Reviews of three books:
- Randolph Loney, A Dream of the Tattered Man: Stories from Georgia’s Death Row.
- Austin Sarat, When the State Kills: Capital Punishment and the American Condition.
- Mark Lewis Taylor, The Executed God: The Way of the Cross in Lockdown America.
Author's introduction: I finish this review in the shadow of Timothy McVeigh's execution. But while America's most notorious mass murderer is dead, and while the pundits continue to argue the merits and meaning of his execution, news about capital punishment just keeps coming. Next after McVeigh on the federal death list is Juan Raul Garza, but because of the dramatic racial and geographic disparities in federal death sentences, religious and civil rights leaders are using Garza's case — he is a Mexican-American convicted in Texas — to press for a moratorium on federal executions. Recently the Supreme Court overturned the death sentences of Texans Mark Robertson and Johnny Paul Penry, the latter on the grounds that his jury should have received better instructions on how it should take into account his mental retardation and frightful childhood. And here in Ohio, the state prepares to execute Jay D. Scott, even as his attorneys continue to argue in various courts that to kill a schizophrenic is "cruel and unusual punishment"; Scott's execution has been delayed twice, the last time five minutes before the poison was to be administered — the shunts were already in his veins.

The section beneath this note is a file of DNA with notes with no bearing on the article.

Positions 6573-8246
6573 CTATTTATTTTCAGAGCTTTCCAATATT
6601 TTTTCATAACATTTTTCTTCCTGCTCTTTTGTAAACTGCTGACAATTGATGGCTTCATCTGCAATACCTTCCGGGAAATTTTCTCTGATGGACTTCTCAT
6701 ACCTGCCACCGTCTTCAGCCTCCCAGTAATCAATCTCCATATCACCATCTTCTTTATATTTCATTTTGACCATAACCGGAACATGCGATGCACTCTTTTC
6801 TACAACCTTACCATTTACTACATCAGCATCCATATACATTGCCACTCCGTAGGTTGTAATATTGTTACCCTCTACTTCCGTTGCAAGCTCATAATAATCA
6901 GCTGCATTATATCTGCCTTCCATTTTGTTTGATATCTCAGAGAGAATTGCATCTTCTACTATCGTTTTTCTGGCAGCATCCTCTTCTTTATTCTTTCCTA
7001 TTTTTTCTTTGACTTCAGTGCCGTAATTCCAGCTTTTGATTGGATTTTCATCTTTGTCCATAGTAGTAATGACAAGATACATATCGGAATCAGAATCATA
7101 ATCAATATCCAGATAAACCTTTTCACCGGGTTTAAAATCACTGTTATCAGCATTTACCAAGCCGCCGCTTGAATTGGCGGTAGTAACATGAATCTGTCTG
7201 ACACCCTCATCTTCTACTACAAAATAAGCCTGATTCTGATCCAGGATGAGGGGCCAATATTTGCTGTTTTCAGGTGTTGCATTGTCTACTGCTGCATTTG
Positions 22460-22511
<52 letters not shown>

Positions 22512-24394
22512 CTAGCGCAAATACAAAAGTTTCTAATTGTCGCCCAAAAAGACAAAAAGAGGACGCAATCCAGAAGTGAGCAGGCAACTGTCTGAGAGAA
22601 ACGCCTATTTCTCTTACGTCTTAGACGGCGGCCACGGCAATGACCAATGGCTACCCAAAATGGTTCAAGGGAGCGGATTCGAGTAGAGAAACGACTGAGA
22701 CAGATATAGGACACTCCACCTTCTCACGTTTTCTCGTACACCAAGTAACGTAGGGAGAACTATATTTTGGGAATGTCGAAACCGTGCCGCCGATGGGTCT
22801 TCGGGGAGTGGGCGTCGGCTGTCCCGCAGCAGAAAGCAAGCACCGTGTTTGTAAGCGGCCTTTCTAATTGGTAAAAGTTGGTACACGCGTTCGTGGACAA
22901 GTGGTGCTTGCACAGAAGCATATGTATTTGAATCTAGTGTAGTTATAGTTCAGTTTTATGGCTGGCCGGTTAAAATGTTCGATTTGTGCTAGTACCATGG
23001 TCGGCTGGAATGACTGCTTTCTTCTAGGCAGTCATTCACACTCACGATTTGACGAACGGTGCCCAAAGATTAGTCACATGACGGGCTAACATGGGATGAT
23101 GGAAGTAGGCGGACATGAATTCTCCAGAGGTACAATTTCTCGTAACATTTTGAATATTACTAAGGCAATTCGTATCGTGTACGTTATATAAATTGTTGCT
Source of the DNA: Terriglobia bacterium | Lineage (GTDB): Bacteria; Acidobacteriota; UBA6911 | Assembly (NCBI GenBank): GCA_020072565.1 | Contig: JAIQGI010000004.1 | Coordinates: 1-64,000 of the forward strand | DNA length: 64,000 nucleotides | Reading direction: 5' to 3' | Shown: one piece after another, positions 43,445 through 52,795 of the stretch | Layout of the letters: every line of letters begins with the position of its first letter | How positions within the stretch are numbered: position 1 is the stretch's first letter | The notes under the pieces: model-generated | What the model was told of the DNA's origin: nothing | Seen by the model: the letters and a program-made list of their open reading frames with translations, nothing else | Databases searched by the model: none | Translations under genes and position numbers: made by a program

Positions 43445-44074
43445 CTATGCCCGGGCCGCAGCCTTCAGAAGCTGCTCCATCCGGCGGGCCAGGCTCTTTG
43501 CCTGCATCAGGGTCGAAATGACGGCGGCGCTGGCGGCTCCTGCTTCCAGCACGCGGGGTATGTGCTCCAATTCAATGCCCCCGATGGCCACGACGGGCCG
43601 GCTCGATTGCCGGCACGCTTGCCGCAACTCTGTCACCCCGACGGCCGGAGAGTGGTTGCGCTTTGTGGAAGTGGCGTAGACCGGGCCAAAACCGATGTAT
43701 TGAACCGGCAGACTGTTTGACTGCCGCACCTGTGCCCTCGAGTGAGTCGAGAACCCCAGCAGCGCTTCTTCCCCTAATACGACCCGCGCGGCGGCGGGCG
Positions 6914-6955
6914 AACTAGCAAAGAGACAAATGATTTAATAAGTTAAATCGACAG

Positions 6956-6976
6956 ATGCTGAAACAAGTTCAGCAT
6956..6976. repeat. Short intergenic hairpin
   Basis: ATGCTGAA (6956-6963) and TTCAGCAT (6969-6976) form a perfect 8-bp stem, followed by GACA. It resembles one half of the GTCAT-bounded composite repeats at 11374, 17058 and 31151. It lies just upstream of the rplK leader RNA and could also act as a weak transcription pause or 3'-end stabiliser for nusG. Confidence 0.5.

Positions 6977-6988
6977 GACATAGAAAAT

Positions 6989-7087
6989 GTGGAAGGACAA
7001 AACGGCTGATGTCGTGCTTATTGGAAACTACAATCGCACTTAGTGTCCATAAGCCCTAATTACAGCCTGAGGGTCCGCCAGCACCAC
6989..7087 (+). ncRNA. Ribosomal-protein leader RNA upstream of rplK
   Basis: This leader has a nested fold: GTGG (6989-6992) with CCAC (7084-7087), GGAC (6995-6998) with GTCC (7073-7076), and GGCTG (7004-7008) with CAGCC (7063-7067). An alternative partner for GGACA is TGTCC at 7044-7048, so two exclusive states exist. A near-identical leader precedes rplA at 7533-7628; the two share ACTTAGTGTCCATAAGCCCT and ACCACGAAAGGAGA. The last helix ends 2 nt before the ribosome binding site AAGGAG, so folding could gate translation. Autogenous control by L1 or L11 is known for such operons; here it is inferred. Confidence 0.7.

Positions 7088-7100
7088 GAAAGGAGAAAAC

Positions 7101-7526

Copyright © 2001, Christian Century. From the June 20, 2001, issue of The Christian Century.
The Christian Century
Place of Publication
Trollinger, William Vance, "In Lockdown America: The Corruption of Capital Punishment" (2001). History Faculty Publications. 34.